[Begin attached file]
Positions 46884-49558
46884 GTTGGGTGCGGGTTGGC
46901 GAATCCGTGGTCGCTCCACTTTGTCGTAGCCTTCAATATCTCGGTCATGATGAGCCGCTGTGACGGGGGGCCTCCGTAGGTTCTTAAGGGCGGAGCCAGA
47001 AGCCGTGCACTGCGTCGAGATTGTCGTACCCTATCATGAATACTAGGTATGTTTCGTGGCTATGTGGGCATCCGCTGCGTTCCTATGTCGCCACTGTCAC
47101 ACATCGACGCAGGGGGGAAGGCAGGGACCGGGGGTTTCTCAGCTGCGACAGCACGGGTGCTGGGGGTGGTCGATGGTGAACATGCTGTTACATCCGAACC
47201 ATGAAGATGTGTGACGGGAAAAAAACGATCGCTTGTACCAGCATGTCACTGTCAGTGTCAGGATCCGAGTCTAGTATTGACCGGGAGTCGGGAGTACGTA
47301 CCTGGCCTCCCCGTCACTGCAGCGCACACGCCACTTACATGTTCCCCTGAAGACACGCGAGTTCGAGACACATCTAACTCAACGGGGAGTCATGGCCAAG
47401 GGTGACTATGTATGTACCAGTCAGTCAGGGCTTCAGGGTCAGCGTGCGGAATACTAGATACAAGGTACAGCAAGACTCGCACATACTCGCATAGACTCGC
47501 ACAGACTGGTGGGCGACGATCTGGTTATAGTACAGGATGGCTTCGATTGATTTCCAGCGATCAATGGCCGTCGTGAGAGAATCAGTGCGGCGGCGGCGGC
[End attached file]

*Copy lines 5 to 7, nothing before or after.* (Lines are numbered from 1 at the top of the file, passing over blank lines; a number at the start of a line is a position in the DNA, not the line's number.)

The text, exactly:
47101 ACATCGACGCAGGGGGGAAGGCAGGGACCGGGGGTTTCTCAGCTGCGACAGCACGGGTGCTGGGGGTGGTCGATGGTGAACATGCTGTTACATCCGAACC
47201 ATGAAGATGTGTGACGGGAAAAAAACGATCGCTTGTACCAGCATGTCACTGTCAGTGTCAGGATCCGAGTCTAGTATTGACCGGGAGTCGGGAGTACGTA
47301 CCTGGCCTCCCCGTCACTGCAGCGCACACGCCACTTACATGTTCCCCTGAAGACACGCGAGTTCGAGACACATCTAACTCAACGGGGAGTCATGGCCAAG